Create smaller page count PDFs — Rather than ship the entire 214-page document, split it in half, create two 112-page PDFs and combine them later in Acrobat. Save your old faulty PDF to use to check against your half-sized PDFs. It really could be that easy. At the very least, it'll help you to further sleuth the faulty pages. If there are fewer, it lets you know you're on the right track. It's possible that shipping two smaller chunks your system can process will fix all the problems. It's also possible that it may not fix any problems. And in exceedingly rare cases, it may create different problems, which would be the worst-case, but thankfully rarest result. But I'd take a quick glance to proof all the pages to be sure.

Create smaller-sized PDFs — You may be able to streamline and simplify the specifications for creating your PDF(s) from InDesign. InDesign's PDF tools have lots of switches and settings for how it creates PDFs. You can learn more a bout that through this link and the link defining Adobe PDF Options at the end of the help page.

 

If "cleaning up" the InDesign document by exporting an IDML file and re-saving as an INDD file again before PDF export hasn't fixed the problem, it's pretty unlikely that the InDesign file is corrupted. You're likely looking at the options listed above, or checking placed elements in the INDD file for the root(s) of your problem. I'd suggest if you can get the problem pages to run individually, you can run single-page output that works better and slip them into the overarching destination PDF. It goes without saying, but I will anyway for any novice users who may read this later, that it's important you replace all the bad pages with all the better single-page updates correctly, maintaining proper pagination to ensure that rude surprises don't show up downstream.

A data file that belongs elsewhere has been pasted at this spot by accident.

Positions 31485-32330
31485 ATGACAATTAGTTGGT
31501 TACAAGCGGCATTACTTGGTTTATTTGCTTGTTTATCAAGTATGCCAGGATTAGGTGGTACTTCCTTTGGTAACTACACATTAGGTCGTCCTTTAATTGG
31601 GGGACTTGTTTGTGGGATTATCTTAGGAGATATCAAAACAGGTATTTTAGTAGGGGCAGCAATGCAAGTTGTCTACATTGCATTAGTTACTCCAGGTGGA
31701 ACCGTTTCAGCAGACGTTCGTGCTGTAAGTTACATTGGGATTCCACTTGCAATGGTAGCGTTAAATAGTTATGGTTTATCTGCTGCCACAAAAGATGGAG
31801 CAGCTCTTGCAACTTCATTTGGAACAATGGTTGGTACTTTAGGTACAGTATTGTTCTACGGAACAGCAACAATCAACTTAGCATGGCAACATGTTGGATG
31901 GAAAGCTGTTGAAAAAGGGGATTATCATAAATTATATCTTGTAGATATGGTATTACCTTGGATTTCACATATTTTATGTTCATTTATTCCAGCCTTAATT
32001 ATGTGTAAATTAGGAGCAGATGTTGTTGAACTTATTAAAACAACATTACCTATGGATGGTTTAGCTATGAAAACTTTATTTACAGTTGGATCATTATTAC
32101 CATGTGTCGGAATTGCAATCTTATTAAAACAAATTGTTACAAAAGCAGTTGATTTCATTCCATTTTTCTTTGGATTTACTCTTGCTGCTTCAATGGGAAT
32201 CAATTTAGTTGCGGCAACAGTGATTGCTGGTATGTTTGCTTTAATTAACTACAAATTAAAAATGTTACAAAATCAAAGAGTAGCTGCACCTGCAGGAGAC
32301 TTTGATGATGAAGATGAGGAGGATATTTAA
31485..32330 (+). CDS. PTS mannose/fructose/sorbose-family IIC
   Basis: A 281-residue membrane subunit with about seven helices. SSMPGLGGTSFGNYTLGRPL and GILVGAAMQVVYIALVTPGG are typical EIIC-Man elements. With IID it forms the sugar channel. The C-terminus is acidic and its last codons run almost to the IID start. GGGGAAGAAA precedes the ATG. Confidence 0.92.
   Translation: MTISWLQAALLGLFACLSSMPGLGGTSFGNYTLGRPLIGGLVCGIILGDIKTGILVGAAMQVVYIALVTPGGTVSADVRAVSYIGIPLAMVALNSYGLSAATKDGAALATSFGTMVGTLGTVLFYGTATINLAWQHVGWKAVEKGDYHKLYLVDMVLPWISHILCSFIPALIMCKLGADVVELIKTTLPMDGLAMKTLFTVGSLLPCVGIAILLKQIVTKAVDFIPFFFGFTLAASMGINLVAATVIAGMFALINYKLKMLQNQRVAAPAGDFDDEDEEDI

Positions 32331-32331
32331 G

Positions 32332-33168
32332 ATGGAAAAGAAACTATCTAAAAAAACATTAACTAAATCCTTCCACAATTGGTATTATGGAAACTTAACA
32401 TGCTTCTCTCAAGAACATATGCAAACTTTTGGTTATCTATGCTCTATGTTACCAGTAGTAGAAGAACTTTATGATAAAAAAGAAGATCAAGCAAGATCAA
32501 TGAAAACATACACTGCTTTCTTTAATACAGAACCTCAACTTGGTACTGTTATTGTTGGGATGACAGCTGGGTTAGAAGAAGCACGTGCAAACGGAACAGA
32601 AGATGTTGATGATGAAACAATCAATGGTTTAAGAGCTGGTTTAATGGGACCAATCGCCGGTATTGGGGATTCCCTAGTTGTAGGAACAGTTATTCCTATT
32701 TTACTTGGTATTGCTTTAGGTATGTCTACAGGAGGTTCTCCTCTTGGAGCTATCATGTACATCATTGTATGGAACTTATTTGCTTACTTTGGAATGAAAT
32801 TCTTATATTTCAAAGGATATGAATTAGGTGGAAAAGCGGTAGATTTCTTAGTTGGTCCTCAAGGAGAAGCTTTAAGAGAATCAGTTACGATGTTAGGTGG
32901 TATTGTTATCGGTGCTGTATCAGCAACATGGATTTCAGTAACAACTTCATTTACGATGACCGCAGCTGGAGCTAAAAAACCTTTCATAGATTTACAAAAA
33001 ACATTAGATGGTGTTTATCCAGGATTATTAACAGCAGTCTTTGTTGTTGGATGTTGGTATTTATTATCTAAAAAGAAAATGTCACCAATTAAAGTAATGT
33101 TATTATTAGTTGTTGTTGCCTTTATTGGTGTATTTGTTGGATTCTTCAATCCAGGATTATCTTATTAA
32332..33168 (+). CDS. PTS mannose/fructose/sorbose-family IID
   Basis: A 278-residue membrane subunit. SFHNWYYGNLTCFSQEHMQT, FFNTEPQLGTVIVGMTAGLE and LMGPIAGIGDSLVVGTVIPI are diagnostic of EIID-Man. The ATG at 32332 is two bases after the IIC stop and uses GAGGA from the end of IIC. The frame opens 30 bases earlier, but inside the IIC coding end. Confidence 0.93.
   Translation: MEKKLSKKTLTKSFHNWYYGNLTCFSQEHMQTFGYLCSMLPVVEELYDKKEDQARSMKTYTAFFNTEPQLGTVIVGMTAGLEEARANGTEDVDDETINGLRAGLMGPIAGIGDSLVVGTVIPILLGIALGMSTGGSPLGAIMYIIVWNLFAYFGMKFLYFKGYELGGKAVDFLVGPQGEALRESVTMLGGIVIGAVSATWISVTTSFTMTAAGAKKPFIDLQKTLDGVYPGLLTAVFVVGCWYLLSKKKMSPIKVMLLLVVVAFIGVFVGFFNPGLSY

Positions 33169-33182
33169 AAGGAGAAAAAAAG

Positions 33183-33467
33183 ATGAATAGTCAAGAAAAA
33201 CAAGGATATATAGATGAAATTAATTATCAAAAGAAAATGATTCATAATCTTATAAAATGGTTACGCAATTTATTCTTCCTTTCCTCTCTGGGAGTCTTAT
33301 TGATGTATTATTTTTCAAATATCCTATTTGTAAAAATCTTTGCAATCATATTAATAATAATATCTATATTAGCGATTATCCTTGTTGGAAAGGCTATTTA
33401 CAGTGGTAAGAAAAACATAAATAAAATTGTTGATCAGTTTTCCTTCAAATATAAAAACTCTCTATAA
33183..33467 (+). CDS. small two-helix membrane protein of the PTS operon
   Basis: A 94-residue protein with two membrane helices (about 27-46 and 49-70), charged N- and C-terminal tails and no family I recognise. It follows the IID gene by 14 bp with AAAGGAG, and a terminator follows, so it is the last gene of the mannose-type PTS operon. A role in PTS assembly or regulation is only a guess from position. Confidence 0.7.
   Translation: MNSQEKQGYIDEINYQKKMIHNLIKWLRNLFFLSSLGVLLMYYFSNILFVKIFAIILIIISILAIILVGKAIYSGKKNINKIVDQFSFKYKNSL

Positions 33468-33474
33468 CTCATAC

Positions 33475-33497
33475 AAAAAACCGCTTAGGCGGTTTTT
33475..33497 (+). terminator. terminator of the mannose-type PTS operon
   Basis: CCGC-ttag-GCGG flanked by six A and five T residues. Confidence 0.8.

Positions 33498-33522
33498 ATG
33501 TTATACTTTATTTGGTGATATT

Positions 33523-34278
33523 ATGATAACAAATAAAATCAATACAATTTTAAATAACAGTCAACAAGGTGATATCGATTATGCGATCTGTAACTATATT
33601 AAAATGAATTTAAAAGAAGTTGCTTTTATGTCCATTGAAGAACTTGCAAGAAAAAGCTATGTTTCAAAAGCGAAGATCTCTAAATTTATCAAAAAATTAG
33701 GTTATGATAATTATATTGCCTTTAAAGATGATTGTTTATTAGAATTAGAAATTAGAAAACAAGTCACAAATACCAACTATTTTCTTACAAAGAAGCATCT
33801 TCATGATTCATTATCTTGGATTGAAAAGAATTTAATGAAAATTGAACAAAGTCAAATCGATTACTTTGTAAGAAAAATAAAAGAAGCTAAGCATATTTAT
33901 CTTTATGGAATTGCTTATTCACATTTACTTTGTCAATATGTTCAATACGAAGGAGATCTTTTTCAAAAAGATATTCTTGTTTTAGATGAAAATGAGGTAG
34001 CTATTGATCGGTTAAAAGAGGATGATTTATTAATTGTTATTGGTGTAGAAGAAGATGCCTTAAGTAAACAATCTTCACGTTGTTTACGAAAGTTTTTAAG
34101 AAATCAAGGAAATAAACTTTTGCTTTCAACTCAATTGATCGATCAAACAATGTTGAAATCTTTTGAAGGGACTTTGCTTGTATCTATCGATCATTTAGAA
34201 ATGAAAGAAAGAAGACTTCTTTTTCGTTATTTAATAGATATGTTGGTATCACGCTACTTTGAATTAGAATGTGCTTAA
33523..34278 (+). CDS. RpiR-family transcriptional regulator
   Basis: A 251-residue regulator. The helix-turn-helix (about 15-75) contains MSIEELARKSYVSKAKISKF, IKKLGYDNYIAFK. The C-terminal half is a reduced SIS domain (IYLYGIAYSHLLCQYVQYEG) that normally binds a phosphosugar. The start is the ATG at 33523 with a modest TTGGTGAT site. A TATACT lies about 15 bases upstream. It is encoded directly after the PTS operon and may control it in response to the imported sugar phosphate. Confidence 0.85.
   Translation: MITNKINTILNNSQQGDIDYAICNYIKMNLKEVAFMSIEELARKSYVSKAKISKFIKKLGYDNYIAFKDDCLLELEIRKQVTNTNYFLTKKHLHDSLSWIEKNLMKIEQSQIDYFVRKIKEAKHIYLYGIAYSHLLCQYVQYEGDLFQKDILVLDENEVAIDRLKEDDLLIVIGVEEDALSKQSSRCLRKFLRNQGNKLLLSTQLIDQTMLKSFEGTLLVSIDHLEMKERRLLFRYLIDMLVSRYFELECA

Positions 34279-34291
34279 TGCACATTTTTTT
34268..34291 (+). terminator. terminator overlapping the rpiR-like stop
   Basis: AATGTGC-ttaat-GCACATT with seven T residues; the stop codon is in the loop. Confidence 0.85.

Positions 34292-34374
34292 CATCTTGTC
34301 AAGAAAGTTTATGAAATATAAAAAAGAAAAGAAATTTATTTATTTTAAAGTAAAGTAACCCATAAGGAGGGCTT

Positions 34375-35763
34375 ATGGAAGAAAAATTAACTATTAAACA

Hope this helps,

 

Randy

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Adobe Community Professional ,
Nov 28, 2021 Nov 28, 2021

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Another way to have less pages per ID file, it seems to me, is that you could separate chapters or other logical divisions into separate ID files and combine them in a book (File > New > Book) via the Book panel, from which you can create a single PDF.

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Community Beginner ,
Dec 01, 2021 Dec 01, 2021

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Thank you for your help and troubleshooting.  

 

The IDML file I created required some resizing of photos, but spreads were not missing like in the problematic INDD file. So that is a good step.  I resized the photos and saved as a new INDD file.  When I went to export a pdf for printing there were "2 problems (1 failure) were found with background tasks - Version 4 ICC Profiles were converted to version 2 ICC Profiles during PDF Export.  Failed to Export the PDF file."  I exporterd a pdf in two roughly 100 page sections.  I received  received the same background task alert. The second time a PDF was created and there weren't any missing spreads.  I combined the two sections in Acrobat.  

 

All of these troublshooting steps take time and tests my patience.   I have not yet exported spread by spread (if I have time in the coming weeks I may take this step) to fine the problematic spread, that will take additional time.